cover image Stay, Illusion

Stay, Illusion

Lucie Brock-Broido. Knopf, $26 (112p) ISBN 978-0-307-96202-7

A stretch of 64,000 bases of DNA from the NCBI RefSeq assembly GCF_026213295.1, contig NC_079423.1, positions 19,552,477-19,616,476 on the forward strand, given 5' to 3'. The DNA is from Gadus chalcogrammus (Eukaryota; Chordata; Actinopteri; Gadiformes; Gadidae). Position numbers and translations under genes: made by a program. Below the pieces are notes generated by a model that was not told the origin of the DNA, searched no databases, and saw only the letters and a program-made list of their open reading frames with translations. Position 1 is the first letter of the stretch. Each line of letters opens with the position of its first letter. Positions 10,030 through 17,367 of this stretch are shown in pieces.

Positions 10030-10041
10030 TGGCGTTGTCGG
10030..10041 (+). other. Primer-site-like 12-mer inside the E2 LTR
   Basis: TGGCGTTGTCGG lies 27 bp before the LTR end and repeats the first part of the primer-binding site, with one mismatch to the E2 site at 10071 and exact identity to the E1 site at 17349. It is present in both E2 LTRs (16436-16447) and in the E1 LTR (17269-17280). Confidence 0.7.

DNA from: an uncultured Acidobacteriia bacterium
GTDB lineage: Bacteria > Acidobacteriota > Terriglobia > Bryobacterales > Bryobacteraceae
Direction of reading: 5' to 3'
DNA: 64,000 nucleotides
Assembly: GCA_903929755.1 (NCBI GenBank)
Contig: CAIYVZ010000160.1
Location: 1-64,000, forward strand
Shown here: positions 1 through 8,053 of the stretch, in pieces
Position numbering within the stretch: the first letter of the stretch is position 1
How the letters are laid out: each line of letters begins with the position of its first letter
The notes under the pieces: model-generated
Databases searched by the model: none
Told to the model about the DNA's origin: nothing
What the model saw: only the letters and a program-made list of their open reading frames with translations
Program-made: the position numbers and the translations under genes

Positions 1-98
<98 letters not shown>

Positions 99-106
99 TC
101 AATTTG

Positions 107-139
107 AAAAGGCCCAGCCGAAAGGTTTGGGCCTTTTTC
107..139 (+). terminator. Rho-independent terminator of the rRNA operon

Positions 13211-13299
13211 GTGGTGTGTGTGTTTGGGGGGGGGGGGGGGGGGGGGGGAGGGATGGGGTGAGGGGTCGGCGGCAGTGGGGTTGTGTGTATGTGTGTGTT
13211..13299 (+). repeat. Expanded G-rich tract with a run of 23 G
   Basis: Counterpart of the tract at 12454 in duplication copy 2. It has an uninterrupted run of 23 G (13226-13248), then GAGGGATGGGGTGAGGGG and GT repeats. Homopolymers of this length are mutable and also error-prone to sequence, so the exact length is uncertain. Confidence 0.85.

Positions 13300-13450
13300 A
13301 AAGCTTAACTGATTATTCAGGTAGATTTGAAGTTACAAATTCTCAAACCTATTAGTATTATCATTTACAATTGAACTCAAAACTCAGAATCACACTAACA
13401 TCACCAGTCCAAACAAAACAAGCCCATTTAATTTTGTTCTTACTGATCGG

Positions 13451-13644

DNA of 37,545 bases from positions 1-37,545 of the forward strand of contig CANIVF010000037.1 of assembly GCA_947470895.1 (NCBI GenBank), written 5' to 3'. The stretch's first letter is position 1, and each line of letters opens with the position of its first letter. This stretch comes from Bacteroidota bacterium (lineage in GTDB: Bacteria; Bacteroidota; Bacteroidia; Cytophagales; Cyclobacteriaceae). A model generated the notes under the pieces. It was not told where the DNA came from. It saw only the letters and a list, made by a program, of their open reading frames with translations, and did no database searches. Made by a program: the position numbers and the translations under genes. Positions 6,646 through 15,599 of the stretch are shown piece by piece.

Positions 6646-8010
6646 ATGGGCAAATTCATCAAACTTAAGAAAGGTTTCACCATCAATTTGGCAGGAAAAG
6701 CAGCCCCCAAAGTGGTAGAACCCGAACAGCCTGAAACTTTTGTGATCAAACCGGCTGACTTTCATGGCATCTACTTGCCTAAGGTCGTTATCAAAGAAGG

Gorgeous and grim, elaborate yet forthright about the causes (and the effects) of its sadness, this fourth collection from Brock-Broido (Trouble in Mind) spins, drapes, and sculpts its virtuosic figures around the ideas and emotions of mourning. Often Brock-Broido commemorates her father, remembering him on his own, in her family, in conjunction with her own past selves: “If my own voice falters,” one poem begins, “tell them hubris was my way of adoring you.” (Her title quotes Hamlet, addressing his father’s ghost.) Long lines deliquesce; long titles and longer sentences mix ceremonial beauty with self-reproach, not only in the many poems that touch on the poet’s family but also in the standouts that remember other events, not least the executions of Tookie Williams and other victims of the American death penalty. Part tapestry, part astronomy, part dollhouse, the metaphorical verve that has made Brock-Broido influential—and sometimes controversial—remains abundant: Brock-Broido envisions herself once “In a poplin nightgown and my mallow-color shoes,// With all my lionlikes about me,” and again with “my own ivory hillocks, my toy/ Pram filled with slippery mice, my own mares fetlock-deep in squalls/ Of snow.” And yet—even more than in her previous book (which remembered her mother)—Brock-Broido can grow stark, unornamented, directly moving, too. A poem about a dying body asks, “Put your hands/ Into the sheets and tell me where the needles are,” and a fine elegy for the poet Liam Rector concludes, simply, “Would that our Liam were living still.” (Oct.)